Implementing Non-Fungible Tokens Using Simple Ledger Protocol
Dexx7, James Cramer, Mark B. Lundeberg for review and suggestions
The SLP Token Type 1 Protocol Specification was originally designed for fungible tokens. However, it is possible to use the same protocol to support non-fungible tokens (NFT) as well.
Fungibility refers to the idea that all tokens are the essentially same. For example, if there is a token representing credits on a gaming platform, all credits would be as good as any other credit. Non-fungible tokens are those in which each token represents something unique. The archetypal example is that of cryptokitties.
Cryptokiities is based on Ethereum’s ERC-721 standard, which uses off-chain data for specifying the attributes of its tokens. We can implement the same idea for NFT using the existing SLP protocol.
We considered the possibility of implementing NFT in a more on-chain manner, but the challenges of that approach are readily apparent. Each NFT token class (such as cryptokitties or cryptopuppies etc) could desire its own data structure. The validation of the minting, transfer, and mutation of any token could have unique rules and would thus require specialized nodes.
That type of system would be more compatible with a full-node token protocol like Wormhole. It’s possible to implement a rule engine on a lite-wallet and combine it with checkpoint validation, but this seems to go against the SLP principle of simplicity.
There may be some benefits to having a non-fungible token hold certain characteristics that are secured by the blockchain, and that can be explored at a future time. For now, there is no immediate use-case, and it would rely on specialized validation anyway (which is likely to be centralized). Therefore it is better to explore the options for using SLP as it exists today with an off-chain approach to metadata as is done in ERC-721.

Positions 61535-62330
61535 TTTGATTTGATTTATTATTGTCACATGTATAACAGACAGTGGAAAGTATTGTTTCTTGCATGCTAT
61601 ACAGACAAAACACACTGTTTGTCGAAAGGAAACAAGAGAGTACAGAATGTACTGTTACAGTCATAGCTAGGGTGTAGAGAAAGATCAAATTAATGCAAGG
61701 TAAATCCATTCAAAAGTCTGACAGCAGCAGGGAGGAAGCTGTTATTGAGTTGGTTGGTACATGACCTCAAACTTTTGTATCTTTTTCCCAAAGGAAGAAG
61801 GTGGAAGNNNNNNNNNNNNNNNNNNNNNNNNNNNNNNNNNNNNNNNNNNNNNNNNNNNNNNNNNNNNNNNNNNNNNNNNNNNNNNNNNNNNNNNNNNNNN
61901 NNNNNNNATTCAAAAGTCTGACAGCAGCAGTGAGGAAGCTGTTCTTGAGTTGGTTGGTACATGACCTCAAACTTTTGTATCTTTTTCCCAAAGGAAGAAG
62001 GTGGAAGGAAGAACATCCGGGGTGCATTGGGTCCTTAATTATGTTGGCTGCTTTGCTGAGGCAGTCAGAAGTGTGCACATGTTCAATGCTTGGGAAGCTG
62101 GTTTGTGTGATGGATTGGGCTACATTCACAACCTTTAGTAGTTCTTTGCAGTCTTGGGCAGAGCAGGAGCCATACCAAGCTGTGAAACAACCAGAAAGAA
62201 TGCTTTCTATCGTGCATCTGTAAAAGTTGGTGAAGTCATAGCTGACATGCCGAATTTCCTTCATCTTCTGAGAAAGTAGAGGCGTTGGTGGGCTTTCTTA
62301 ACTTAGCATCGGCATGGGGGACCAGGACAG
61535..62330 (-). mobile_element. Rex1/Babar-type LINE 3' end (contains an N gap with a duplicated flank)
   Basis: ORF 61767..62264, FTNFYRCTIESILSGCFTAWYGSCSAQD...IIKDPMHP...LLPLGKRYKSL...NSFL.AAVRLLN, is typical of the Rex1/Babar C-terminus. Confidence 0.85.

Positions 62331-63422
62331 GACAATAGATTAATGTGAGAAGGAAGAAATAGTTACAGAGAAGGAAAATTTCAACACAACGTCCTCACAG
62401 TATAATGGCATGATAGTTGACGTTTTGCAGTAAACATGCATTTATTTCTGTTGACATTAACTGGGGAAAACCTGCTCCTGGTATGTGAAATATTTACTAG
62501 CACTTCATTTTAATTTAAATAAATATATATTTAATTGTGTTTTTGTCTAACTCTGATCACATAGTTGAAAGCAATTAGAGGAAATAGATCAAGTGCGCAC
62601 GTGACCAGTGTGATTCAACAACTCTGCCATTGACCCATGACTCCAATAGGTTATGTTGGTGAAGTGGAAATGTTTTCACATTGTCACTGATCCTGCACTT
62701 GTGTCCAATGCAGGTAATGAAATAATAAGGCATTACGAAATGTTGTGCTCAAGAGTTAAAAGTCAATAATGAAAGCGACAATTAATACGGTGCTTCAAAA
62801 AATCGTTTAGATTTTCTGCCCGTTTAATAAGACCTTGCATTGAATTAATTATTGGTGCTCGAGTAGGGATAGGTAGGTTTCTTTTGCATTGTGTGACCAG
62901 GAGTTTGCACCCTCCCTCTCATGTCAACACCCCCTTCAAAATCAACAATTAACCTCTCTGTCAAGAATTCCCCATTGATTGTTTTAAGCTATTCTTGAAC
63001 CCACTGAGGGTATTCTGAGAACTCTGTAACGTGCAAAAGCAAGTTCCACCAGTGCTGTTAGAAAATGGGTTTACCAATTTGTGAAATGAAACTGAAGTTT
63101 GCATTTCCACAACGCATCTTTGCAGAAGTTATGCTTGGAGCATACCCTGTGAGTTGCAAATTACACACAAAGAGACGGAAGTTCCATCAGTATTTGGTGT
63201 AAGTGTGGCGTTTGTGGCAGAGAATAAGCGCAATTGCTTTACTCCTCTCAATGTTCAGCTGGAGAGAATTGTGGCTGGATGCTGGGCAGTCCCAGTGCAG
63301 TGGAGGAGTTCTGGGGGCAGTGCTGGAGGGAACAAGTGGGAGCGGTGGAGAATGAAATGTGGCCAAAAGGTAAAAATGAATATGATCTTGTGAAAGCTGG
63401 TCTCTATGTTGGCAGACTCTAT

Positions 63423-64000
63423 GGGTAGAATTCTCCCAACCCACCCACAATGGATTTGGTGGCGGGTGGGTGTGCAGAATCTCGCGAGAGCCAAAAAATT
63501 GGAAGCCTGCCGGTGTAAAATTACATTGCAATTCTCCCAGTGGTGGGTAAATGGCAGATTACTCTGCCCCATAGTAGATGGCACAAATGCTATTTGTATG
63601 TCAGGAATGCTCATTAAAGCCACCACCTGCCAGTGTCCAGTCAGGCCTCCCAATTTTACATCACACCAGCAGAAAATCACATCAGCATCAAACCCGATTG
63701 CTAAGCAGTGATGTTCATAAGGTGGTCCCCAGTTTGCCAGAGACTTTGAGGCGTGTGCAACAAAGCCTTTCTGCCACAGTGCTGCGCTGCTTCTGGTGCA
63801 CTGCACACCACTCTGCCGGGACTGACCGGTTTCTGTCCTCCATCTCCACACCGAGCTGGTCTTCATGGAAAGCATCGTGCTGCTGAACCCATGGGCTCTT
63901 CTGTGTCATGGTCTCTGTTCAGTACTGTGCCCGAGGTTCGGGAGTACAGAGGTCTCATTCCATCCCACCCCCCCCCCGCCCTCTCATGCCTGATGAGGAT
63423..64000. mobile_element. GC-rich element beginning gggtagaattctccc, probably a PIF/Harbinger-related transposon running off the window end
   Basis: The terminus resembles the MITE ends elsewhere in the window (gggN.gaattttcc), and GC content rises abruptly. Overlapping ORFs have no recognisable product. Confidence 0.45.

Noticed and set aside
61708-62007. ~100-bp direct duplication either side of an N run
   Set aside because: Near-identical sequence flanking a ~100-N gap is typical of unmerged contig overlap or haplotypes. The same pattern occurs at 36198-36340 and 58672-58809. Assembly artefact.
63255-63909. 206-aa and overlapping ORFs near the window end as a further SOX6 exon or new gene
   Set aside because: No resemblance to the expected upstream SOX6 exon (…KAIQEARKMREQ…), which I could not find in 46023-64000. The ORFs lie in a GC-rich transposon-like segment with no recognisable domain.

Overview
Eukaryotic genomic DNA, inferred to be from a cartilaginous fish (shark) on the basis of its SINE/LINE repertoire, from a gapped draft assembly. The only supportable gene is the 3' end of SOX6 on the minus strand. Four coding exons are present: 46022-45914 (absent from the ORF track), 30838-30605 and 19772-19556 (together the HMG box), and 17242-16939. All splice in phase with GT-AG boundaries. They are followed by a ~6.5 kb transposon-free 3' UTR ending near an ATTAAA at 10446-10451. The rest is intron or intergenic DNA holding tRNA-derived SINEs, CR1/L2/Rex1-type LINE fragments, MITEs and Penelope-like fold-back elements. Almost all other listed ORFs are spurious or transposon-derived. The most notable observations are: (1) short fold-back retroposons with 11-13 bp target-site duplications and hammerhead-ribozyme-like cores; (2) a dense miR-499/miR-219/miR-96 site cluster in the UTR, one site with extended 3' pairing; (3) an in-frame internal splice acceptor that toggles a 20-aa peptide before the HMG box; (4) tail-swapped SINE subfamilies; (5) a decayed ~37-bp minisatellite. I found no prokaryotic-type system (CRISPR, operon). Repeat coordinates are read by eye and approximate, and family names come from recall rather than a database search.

Multiple tokens per SLP genesis vs single token
An SLP genesis transaction can mint any number of tokens. One possible approach is to mint multiple tokens at once. For example, if we wish to mint 100 cryptokitties, that could be done on a single transaction, which creates a single UTXO holding 100 tokens. The tokens could then be dispersed as needed.
Besides only requiring 1 initial transaction, the advantage to this approach is that all tokens of the same class would share the same genesis id. However, the disadvantage is that it complicates tracking of the tokens. In this scheme, the unique identifier of a token would be the UTXO outpoint, which keeps changing as the token is moved around on the blockchain. If a metadata system has to deal with a constantly changing id for each token, then this is a technical burden.
A better approach is to simply have one genesis transaction for each unique token. This would give every individual token its own token id, which would not change. Since the SLP token id is passed along with every token transfer, the id would be persistent and could be used by any off-chain system to quickly retrieve the metadata associated with the token. The existing SLP validation engines can be used to ensure the integrity of the token chain.
The necessity to initiate an individual genesis transaction for every token is only a minor drawback since a transaction would eventually be needed to separate the token from the others in a set. The main differences are that you would be unable to mint them en masse to set them aside, nor would you be able to limit the supply of any given token class. The latter conern would certainly be a hinderence for fungible tokens, but is much less so for NFT.
Rather than adding additional metadata to the SLP genesis transaction to prove a token belongs to a certain group (such as a cryptographic signature), we can merely use the same Bitcoin address for issuance by convention. In other words, all tokens in a class would have a genesis transaction coming from the same address.
SLP already allows NFT simply by issuing a unique token type for each token to be created. Tokens can be grouped together into classes by following the guideline of issuing all tokens in a class from the same Bitcoin address. Token issuers can create and modify metadata specific to each unique token and store this off-chain, using the token id as an immutable unique identifier.